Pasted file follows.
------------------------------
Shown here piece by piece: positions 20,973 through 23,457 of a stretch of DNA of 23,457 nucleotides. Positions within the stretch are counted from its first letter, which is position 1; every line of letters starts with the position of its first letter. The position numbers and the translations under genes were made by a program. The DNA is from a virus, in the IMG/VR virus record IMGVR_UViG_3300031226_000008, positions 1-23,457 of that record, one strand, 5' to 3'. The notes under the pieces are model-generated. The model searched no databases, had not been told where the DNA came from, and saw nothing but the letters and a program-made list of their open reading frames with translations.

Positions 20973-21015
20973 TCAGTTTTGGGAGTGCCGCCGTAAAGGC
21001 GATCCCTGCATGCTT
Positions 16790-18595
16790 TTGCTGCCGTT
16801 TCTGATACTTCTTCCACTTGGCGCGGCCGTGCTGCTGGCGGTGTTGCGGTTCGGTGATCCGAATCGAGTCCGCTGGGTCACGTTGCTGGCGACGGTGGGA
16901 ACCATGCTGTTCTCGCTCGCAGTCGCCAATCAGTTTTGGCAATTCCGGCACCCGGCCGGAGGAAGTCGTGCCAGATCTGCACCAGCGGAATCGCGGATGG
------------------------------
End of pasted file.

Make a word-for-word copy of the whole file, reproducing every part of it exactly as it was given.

Shown here piece by piece: positions 20,973 through 23,457 of a stretch of DNA of 23,457 nucleotides. Positions within the stretch are counted from its first letter, which is position 1; every line of letters starts with the position of its first letter. The position numbers and the translations under genes were made by a program. The DNA is from a virus, in the IMG/VR virus record IMGVR_UViG_3300031226_000008, positions 1-23,457 of that record, one strand, 5' to 3'. The notes under the pieces are model-generated. The model searched no databases, had not been told where the DNA came from, and saw nothing but the letters and a program-made list of their open reading frames with translations.

Positions 20973-21015
20973 TCAGTTTTGGGAGTGCCGCCGTAAAGGC
21001 GATCCCTGCATGCTT
Positions 16790-18595
16790 TTGCTGCCGTT
16801 TCTGATACTTCTTCCACTTGGCGCGGCCGTGCTGCTGGCGGTGTTGCGGTTCGGTGATCCGAATCGAGTCCGCTGGGTCACGTTGCTGGCGACGGTGGGA
16901 ACCATGCTGTTCTCGCTCGCAGTCGCCAATCAGTTTTGGCAATTCCGGCACCCGGCCGGAGGAAGTCGTGCCAGATCTGCACCAGCGGAATCGCGGATGG